Paula Scher and Marian BantjesPosted: April 12, 2013
Paula Scher has been described as ‘the Dame of Grande Design’ (http://justcreative.com/2008/07/10/7-female-graphic-designers-thatll-rock-your-socks-off), ‘America’s first lady of design’, and a ‘giant of modern graphic design’ (http://srykim.blogspot.com.au/2012/03/paula-scher-research.html).
Her design career spans over four decades during which time she has won hundreds of prestigious international and American design awards. She is the first female principal of the major international design firm Pentagram, and her clients include Citi Bank and Coca-Cola.
Her work is generally described as populist, iconic and bold.
Whilst trained in Swiss international style of typography, she has developed her own eclectic typographic style that uses font with big, bold and vivid colours and unusual spacing. She claims that this style emerged from her dislike of Helvetica, which she has publicly associated with corporate ‘war-mongering’.
Ironically, these same corporate values are precisely the ones she promotes so effectively that her images – and the corporations they represent – have ‘entered into the American vernacular’ (Idid, 2012) . Her claims of rebellion contrast starkly against her long and very tight alignment with the very values she pertains to resist.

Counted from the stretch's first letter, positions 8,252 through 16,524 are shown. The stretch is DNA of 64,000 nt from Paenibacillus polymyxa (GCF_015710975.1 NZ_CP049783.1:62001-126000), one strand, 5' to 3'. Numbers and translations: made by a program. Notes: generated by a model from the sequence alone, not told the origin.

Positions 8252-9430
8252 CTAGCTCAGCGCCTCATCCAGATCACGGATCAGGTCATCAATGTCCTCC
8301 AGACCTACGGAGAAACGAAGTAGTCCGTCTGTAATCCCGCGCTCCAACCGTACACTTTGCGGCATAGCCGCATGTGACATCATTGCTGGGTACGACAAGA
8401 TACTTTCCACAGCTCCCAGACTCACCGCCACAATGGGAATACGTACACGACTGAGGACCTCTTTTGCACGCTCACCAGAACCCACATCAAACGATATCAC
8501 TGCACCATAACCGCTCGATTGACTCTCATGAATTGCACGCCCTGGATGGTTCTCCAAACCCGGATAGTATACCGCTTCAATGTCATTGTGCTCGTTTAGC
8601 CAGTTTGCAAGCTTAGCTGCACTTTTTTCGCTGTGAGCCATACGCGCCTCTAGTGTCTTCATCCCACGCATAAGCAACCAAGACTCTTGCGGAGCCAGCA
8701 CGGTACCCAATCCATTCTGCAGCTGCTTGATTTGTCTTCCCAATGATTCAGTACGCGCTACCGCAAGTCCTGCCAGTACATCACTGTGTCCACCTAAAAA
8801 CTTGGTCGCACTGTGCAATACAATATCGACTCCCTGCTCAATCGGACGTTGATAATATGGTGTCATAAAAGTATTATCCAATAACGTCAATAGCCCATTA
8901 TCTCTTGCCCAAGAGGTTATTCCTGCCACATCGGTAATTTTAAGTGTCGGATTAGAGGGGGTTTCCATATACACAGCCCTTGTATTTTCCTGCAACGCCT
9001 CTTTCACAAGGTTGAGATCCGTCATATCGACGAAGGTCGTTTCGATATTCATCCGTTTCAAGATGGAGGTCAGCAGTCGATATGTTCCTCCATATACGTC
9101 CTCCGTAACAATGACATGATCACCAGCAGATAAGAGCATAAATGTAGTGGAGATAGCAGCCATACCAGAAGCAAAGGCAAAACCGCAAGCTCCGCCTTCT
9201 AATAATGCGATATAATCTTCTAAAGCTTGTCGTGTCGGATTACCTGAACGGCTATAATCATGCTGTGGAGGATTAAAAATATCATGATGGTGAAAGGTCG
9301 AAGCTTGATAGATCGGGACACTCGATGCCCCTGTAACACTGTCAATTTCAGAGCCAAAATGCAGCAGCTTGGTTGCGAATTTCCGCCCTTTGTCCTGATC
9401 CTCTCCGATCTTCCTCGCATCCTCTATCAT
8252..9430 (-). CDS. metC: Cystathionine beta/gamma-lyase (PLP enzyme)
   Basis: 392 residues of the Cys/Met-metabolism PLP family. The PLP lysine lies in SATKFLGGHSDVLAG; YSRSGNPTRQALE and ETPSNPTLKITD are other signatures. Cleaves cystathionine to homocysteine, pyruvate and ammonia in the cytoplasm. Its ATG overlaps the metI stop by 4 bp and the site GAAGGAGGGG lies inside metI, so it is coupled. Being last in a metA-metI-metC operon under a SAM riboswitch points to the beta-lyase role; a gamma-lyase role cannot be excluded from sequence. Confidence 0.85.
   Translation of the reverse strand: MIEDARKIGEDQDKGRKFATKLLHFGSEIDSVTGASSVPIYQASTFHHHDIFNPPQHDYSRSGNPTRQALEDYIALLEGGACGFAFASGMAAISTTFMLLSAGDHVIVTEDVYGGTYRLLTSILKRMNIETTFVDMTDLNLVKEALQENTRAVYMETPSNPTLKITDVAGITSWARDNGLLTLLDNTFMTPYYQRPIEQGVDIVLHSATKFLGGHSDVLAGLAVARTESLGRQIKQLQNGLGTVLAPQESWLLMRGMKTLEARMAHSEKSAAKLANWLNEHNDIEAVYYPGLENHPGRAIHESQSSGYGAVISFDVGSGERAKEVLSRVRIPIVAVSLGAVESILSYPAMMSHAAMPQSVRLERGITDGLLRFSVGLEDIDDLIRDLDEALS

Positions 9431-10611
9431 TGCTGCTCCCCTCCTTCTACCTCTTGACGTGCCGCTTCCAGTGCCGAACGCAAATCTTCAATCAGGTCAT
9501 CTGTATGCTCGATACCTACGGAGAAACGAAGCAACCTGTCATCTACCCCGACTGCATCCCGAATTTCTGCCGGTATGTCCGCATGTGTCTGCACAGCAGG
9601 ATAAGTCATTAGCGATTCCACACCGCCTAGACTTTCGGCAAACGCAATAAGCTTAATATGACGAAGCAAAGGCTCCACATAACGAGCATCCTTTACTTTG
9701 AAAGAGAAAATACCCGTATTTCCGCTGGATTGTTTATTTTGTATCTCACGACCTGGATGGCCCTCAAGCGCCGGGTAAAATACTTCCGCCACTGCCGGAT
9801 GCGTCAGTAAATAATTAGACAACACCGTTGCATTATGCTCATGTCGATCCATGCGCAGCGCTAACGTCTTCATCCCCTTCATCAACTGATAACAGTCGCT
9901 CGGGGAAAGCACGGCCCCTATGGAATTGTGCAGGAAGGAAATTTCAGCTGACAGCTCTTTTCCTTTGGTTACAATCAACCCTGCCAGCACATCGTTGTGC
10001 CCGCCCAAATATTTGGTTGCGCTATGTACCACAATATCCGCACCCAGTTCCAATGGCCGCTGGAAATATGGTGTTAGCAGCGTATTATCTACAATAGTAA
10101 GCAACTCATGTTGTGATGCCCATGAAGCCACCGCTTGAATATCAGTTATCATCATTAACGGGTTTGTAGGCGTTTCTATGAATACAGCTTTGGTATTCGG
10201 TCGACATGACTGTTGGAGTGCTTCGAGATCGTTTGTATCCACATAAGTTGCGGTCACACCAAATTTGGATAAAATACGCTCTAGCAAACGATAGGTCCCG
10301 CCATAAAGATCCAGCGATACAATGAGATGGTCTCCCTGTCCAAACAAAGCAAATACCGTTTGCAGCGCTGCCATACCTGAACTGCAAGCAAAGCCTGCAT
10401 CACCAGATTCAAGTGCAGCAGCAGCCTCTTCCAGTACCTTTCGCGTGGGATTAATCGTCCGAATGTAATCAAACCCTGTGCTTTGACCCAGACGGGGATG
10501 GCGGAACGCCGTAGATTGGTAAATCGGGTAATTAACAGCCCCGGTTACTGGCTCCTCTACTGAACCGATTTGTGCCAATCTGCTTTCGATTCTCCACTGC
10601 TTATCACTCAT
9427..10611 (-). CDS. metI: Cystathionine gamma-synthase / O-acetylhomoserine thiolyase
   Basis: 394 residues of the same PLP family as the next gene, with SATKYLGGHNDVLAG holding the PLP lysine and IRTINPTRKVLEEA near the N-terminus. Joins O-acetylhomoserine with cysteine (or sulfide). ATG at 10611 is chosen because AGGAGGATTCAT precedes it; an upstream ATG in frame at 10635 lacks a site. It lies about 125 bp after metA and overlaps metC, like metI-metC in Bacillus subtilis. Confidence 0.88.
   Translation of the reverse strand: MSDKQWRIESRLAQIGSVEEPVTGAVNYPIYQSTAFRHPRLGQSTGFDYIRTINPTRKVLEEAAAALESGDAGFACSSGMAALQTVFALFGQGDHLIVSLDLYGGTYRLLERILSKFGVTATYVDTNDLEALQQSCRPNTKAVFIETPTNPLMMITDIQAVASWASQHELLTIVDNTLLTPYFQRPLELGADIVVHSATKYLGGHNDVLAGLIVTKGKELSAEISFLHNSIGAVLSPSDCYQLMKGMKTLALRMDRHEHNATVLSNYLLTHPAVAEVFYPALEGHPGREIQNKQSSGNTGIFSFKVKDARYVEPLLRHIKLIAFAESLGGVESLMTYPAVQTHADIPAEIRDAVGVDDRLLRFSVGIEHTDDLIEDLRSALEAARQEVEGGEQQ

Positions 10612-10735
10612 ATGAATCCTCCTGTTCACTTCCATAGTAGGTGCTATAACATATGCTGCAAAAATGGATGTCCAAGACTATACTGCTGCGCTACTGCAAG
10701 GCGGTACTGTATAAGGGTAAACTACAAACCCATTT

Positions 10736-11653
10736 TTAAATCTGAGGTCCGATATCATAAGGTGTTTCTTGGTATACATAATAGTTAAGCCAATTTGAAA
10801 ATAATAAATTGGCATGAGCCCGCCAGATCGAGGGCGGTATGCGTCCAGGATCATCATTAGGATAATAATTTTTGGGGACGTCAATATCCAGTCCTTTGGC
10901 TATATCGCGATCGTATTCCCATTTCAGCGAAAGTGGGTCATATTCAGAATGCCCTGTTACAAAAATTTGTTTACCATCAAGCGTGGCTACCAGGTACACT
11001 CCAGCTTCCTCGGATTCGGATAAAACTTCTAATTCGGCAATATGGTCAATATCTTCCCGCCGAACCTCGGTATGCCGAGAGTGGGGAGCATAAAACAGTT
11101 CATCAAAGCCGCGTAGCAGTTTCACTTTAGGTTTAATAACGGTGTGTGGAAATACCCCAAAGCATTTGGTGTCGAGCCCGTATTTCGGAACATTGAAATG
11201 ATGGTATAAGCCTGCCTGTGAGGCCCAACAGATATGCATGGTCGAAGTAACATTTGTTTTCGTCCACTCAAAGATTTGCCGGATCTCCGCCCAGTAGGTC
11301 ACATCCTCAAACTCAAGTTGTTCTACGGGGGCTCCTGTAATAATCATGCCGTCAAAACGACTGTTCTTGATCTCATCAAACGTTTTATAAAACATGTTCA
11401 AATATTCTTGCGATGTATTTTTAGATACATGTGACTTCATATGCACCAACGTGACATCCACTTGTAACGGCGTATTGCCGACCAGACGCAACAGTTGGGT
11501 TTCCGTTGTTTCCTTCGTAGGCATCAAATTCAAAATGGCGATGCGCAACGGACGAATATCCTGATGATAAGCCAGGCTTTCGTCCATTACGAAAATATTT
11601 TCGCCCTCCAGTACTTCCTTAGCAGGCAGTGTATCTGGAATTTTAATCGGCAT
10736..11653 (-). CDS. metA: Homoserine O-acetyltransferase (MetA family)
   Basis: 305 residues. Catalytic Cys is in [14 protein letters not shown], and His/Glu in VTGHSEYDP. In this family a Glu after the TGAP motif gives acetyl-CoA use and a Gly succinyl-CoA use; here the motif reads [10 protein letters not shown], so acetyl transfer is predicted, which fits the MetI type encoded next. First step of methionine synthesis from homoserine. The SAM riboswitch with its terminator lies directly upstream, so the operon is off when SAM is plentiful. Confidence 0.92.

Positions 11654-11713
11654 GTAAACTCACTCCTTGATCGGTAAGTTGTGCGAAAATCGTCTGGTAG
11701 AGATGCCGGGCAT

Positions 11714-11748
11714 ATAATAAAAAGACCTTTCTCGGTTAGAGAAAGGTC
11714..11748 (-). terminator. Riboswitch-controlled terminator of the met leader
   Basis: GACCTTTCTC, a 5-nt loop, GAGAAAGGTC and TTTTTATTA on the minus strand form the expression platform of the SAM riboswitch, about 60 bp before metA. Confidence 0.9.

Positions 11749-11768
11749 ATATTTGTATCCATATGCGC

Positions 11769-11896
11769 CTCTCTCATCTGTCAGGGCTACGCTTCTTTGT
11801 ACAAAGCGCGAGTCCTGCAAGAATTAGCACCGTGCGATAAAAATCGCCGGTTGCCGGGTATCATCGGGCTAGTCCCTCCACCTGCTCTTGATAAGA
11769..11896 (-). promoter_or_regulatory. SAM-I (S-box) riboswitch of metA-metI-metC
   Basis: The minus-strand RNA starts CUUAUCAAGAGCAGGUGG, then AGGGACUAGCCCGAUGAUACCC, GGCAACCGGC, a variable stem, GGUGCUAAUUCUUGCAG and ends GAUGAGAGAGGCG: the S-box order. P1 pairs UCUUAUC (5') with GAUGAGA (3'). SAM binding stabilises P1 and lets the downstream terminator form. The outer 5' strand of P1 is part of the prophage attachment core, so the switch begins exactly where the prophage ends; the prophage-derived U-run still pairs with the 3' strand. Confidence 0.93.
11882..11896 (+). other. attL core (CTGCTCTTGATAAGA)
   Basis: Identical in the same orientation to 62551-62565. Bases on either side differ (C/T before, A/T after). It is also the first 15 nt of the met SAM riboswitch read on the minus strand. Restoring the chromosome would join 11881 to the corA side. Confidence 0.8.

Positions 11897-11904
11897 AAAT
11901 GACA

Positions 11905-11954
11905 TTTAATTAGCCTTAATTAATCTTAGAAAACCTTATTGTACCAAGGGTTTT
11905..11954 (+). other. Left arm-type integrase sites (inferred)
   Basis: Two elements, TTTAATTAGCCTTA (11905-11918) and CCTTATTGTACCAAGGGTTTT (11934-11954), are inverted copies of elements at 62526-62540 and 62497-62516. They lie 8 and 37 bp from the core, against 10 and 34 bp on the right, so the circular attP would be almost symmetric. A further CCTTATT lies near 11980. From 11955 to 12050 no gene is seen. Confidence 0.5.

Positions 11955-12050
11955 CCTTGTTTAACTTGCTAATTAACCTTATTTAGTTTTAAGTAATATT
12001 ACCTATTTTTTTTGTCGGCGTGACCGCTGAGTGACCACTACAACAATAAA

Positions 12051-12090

Yet her personal, creative and enquiring style – as well as the processes and philosophy behind it – does present a real alternative to this pervasive and generic corporate messaging.
Marian’s work aims to evoke etherial qualities –joy, curiosity and a sense of wonder. She describes her work as tapping into visual wealth to enhance intellectual wealth, and promoting inquiry to seed the imagination of the mind (http://www.ted.com/talks/marian_bantjes_intricate_beauty_by_design.html). To me, this very objective – combined with her use of unusual and often traditionally ‘feminine’ materials – constitutes genuinely rebellious design.